There are different ways of welcoming the rainy season. One can prepare oneself with an umbrella, or vaccines, or one can celebrate with a dance. This week, the India International Centre held the Monsoon Festival of Dance' in the Capital, where the theme was Expressions of Abhinaya'. It was here that the audience realised that expressions and emotions are as integral to dance, as is the technique and postures.
This Thursday and Friday at IIC's C.D. Deshmukh Auditorium, there was a range of classical dances all performed by some of the most respected names in their profession. On the first day, Prerana Shrimali, a Kathak dancer, with a carefully choreographed recital, presented the status of Kathak repertoire. As Shrimali explains, "While Kathak is known for speed and virtuosity, there are still specifications for abhinaya in its grammar and traditional presentation." Shrimali, known for her imaginative and inventive performances, wove in the verses of the medieval poet's Kalidas's Ritusamhara, which is on the seasons. "There is poetry in Kathak itself, kavita, set to a special tempo. In this, we describe all the events of Krishna's life."
Later that evening, the theme of Krishna was expanded on in Rama Vaidyanathan's Bharatanatyam recital. The love between Radha and Krishna, based on the Ashtapadi hymns, was explored. Another part of her show was based on a Tamil poem of the Ramayana where Vaidyanathan brought out the pathos of Raavan's character in his last moments. She explains, I wanted to take the theme of abhinaya to showcase varied emotions through different languages, such as Telugu, Tamil, and Marathi.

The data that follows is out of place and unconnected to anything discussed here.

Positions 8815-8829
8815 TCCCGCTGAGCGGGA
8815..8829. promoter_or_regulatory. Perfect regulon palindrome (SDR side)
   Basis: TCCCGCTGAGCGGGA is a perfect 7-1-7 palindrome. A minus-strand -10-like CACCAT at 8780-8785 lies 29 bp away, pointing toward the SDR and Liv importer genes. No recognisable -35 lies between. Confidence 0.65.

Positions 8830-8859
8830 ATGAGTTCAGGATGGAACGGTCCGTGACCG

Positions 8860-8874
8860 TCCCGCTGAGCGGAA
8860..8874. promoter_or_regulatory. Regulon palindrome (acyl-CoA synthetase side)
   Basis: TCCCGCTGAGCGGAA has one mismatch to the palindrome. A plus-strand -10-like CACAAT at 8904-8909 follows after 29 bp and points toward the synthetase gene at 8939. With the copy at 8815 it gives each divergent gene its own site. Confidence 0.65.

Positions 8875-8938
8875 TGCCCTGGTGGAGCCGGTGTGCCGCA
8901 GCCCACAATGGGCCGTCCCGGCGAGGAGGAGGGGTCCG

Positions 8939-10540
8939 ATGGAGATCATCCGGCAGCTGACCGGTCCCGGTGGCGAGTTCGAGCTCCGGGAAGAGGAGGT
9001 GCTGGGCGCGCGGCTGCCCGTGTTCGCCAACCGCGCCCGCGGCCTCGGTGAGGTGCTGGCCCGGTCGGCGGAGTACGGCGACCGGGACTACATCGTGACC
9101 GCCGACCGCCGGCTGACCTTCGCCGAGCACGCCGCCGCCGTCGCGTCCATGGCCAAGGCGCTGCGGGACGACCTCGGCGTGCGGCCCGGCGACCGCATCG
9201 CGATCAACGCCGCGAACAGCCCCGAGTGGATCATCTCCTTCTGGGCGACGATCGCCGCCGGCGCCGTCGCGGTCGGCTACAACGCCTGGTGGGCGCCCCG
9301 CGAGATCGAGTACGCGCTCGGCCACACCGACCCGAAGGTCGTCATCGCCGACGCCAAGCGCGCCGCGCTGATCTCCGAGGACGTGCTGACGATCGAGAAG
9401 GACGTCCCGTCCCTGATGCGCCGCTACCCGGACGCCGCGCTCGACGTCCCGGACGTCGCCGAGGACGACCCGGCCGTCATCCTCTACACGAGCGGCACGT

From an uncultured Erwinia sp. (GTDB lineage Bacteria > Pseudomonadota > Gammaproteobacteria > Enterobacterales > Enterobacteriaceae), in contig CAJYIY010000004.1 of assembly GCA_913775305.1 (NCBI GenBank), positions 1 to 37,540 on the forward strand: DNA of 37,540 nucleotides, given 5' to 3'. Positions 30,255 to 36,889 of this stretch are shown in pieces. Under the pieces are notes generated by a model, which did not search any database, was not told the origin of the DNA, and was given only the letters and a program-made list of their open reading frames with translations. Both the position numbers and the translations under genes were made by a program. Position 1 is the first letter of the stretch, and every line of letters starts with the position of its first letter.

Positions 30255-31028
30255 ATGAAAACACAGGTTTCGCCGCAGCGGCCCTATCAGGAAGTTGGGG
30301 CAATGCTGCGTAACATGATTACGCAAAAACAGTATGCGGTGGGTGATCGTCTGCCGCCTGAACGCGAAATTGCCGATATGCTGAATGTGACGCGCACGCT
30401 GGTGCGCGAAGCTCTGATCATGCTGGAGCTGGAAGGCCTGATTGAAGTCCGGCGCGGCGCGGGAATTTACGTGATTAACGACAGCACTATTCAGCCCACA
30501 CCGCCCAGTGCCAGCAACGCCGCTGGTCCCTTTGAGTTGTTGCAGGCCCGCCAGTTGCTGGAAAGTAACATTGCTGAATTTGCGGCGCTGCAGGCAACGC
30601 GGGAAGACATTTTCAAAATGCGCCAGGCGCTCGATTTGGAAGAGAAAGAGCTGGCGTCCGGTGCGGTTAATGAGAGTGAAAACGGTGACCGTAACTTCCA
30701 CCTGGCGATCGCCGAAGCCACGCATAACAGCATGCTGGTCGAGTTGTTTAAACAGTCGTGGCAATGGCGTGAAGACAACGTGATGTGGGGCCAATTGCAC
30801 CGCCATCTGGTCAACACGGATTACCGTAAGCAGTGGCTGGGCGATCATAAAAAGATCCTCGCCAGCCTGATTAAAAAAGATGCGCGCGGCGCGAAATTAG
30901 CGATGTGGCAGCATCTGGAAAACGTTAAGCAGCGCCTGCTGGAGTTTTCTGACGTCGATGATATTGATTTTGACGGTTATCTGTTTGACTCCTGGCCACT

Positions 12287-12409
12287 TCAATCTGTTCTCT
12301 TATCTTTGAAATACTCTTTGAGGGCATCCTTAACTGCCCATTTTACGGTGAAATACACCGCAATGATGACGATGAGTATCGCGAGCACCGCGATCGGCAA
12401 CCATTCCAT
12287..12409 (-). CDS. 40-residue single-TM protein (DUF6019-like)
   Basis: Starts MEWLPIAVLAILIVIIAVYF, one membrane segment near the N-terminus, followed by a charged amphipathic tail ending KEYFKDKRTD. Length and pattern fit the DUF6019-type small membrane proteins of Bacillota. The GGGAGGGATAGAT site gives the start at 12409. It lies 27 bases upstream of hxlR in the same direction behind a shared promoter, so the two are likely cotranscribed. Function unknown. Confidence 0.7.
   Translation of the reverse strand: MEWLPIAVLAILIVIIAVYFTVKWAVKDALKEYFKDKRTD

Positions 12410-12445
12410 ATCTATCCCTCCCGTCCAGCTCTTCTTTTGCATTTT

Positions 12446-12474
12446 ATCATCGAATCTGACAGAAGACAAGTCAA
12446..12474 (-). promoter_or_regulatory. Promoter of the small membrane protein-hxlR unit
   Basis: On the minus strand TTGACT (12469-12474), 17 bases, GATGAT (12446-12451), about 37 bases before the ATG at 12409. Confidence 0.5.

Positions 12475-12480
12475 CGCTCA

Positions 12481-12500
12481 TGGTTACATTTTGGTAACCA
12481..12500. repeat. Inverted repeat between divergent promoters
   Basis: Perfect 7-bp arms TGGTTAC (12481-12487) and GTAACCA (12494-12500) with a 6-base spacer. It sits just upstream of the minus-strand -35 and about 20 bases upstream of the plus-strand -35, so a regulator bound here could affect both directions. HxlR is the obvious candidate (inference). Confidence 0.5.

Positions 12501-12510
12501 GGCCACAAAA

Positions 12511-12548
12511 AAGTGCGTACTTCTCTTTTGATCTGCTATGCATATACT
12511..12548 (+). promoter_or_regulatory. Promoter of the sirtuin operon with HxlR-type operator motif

Friday's first show was a recital of Vilasini Natyam by Purvadhanashree, whose performance also carried on the theme of celebrating the rain gods, "Shiva and Krishna are the two forms of the monsoon. They embody the duality of it, as well the contrasting part of the monsoon. Shiva is the intense, vigorous contour of the monsoon, which at times can be dark and overwhelming, or even meditative. He is the black form. On the other hand, Krishna, the blue form, is the mischievous and playful side of the monsoon."
The last act of the festival was not the least, with Madhavi Mudgal's Odissi recital. Mudgal concluded the festival with dances based on Radha and Krishna's relationship. As she says, "Though the dance form and narratives are in Oriya, it has still spread to other parts of the country."
Those who attended the festival can now look at the monsoon in a new light.